Venezuelan Economy ‘Will Recover in 2018’: Maduro


Maduro met with 335 mayors and 23 governors for the Strategic Planning Workshop of the Territorial Government System of the Federal Council of Government.

Dec 19 (teleSur) Venezuelan President Nicolas Maduro has held a planning workshop with the country’s mayors in a bid to ensure a path to “economic recovery” in 2018.

Maduro met with the 335 mayors elected December 10 to host the Strategic Planning Workshop of the Territorial Government System of the Federal Council of Government (CFG).

The agreed projects will be put into effect over the next four years as part of the Special Strategic Training Plan for the Territorial Political Entities 2018-2022.

The workshop, held at the Miraflores Palace in Caracas on Tuesday, was intended to define strategic objectives to ensure Venezuela’s economic recovery. The country’s 23 governors, elected on October 15, were also present.

“We have to take advantage of the energy, renewed strength and commitment of all of you so that we have an effort, common policies and an efficient investment of the physical, financial, material, political and institutional resources to address the key problems,” Maduro said.

“Venezuela is ending 2017 very well in terms of participation, freedom and democracy in our country. Venezuela is projecting 2018 as a year of comprehensive recovery: for the economy, social and political life, and of the democratic effort.”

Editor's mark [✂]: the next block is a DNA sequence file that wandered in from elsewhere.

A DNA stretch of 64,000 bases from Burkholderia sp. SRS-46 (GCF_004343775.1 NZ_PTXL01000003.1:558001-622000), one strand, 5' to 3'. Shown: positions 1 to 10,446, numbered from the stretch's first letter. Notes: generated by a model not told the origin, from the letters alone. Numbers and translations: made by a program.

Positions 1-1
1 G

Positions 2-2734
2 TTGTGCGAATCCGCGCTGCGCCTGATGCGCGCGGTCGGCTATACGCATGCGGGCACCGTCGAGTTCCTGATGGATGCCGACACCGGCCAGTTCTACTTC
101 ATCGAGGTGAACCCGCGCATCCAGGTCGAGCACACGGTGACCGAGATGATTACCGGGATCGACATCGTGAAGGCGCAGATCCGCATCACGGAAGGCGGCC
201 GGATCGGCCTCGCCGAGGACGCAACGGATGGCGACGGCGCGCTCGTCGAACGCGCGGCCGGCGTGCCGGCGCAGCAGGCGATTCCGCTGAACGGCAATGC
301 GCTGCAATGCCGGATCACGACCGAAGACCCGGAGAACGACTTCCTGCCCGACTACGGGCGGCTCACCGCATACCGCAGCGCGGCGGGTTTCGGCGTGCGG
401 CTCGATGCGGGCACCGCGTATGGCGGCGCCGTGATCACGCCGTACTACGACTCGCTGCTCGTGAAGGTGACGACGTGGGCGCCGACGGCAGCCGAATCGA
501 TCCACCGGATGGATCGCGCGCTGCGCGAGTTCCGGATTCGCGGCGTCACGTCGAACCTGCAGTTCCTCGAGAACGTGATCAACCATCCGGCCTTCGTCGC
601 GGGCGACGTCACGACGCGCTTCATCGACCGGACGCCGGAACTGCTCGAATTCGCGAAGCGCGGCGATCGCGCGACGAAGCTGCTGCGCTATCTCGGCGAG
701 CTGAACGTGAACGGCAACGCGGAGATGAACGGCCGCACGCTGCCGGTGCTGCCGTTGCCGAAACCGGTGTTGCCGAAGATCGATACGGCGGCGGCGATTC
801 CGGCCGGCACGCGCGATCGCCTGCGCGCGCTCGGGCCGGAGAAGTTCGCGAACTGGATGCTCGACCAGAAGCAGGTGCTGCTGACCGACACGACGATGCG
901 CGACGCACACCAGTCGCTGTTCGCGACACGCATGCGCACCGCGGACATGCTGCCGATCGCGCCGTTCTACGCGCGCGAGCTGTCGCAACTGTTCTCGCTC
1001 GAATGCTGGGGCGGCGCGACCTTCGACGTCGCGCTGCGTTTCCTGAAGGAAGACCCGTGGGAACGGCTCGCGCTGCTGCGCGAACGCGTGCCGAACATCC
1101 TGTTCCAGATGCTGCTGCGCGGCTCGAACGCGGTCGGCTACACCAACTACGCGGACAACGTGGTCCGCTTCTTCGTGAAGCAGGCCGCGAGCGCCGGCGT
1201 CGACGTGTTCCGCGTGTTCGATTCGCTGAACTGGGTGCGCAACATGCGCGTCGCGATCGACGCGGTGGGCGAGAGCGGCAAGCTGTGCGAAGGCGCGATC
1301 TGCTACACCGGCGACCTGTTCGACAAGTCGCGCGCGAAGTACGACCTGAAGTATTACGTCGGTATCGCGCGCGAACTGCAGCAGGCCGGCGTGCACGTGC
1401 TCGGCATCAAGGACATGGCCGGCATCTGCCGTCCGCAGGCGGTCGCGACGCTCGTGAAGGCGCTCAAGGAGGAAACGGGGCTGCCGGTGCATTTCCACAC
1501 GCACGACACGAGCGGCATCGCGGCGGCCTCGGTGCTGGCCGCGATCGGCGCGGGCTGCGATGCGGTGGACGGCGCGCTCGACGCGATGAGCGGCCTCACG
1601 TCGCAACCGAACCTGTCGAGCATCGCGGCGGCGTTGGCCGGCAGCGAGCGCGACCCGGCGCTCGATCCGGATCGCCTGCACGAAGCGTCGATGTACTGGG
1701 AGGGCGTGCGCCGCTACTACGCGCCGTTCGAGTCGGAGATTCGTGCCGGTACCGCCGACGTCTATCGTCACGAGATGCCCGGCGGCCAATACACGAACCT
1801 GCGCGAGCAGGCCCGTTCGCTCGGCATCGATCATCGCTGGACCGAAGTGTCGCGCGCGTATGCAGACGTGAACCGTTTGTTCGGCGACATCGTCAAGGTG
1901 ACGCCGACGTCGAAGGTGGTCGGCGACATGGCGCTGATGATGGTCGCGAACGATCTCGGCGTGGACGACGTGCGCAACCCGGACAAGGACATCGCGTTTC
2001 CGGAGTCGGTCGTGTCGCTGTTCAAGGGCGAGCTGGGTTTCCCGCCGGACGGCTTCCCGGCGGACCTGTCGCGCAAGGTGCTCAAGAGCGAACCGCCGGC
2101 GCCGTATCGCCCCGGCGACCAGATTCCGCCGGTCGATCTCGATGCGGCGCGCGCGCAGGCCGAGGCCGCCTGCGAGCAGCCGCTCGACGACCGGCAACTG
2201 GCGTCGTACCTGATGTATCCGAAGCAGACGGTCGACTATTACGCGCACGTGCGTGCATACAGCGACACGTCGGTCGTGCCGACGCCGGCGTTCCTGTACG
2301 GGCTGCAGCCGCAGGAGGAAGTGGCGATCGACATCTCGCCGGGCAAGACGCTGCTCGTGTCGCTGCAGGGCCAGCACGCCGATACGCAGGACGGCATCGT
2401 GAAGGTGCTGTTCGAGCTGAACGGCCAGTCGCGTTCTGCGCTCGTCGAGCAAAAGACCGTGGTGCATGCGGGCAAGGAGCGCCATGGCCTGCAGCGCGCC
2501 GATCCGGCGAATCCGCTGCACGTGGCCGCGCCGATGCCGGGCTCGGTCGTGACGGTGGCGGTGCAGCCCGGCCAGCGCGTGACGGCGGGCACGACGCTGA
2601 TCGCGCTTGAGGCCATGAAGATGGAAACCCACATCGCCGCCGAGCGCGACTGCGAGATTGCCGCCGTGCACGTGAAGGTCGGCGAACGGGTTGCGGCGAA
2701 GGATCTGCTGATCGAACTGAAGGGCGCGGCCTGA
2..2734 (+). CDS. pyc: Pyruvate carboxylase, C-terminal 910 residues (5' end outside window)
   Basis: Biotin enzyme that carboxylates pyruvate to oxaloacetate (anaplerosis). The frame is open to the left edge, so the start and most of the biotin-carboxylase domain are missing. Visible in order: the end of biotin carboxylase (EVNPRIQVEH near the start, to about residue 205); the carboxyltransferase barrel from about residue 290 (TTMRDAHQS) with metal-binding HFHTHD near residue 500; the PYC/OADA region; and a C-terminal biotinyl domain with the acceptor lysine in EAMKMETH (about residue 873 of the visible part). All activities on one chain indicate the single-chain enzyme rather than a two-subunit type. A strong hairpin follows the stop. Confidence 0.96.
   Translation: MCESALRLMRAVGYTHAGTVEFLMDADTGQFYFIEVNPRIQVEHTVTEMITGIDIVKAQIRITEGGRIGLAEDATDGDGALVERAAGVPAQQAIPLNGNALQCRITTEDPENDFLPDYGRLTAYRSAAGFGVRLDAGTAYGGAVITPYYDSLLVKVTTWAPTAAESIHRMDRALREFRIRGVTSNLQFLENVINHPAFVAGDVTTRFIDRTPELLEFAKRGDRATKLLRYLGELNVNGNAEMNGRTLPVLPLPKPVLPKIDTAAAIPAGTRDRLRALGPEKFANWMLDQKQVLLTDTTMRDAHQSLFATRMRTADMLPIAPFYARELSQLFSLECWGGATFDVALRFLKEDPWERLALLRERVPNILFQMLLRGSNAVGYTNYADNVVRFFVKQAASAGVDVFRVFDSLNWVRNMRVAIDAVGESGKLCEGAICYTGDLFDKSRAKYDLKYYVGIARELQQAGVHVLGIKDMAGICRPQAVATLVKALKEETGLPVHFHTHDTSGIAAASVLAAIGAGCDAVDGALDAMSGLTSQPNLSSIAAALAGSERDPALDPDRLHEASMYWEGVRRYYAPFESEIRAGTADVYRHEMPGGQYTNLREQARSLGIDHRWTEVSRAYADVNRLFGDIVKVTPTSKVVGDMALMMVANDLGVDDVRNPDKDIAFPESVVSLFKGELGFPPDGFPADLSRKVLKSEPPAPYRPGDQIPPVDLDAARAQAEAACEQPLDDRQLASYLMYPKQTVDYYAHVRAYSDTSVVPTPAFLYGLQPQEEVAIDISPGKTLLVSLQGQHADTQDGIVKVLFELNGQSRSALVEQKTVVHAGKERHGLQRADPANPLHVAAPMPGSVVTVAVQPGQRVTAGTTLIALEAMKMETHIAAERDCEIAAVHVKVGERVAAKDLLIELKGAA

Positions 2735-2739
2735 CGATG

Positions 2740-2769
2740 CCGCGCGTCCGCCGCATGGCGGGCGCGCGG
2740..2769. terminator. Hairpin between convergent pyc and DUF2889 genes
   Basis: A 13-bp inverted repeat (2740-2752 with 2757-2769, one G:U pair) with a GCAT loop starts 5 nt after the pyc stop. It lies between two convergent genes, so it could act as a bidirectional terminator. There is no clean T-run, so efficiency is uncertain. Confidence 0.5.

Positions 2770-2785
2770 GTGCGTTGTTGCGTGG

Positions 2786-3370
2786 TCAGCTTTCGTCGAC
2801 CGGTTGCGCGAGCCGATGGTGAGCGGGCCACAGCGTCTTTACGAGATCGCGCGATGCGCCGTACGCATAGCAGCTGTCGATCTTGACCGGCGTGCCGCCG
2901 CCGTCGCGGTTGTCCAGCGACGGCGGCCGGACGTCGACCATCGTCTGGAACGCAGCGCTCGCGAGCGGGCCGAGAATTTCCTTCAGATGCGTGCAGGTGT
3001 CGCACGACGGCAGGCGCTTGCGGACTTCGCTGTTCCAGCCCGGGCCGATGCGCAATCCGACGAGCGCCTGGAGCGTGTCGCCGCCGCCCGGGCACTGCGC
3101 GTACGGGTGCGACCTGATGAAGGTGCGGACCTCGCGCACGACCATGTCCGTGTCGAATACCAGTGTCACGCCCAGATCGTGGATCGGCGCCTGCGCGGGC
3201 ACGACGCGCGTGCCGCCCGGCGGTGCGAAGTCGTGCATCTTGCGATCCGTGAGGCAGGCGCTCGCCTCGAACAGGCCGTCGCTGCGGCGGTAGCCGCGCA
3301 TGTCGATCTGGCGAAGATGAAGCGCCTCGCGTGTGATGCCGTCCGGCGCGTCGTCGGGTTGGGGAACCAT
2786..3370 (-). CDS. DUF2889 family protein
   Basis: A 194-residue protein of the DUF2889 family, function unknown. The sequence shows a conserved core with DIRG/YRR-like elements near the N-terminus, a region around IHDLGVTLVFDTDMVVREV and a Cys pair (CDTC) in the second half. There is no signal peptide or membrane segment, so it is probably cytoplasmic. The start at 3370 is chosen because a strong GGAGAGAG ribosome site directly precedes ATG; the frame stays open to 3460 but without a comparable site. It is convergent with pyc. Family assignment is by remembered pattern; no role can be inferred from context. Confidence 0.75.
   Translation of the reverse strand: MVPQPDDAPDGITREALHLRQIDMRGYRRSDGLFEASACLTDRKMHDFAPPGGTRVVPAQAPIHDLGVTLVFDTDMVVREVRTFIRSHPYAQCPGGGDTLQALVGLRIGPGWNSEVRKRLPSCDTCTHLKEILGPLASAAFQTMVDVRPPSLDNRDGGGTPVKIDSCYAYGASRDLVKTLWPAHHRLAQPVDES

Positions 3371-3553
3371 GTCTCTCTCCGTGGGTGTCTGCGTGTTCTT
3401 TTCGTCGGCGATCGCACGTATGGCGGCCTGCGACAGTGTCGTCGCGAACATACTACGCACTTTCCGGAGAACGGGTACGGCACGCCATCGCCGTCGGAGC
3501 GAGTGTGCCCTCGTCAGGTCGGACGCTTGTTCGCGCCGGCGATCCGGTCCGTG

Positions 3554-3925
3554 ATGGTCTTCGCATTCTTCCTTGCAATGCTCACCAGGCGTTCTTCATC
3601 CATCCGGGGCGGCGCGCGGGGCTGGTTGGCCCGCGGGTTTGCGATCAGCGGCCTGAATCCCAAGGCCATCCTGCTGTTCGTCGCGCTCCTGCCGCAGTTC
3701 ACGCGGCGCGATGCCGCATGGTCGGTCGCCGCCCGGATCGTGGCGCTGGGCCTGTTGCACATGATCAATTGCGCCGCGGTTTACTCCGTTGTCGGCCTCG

The challenge should not be underestimated: mired in a severe economic crisis for the past five years, Venezuela’s GDP plummeted 9.5 percent in 2017, according to a report published last week by the Economic Commission for Latin America and the Caribbean (ECLAC). Data suggest, however, that rate will slow to 5.5 percent by the fourth quarter of next year.

The workshop comes just days after the Venezuelan government and opposition made fresh headway in talks to establish peace and unity between the two bodies.

Held in the Dominican Republic and due to resume on January 11, the ongoing dialogue represents a watershed moment in the country’s recent political history. President Maduro had called for peace talks more than 300 times since he took office in 2013.

After the ruling United Socialist Party of Venezuela swept the municipal elections in October, the opposition finally agreed to negotiate.

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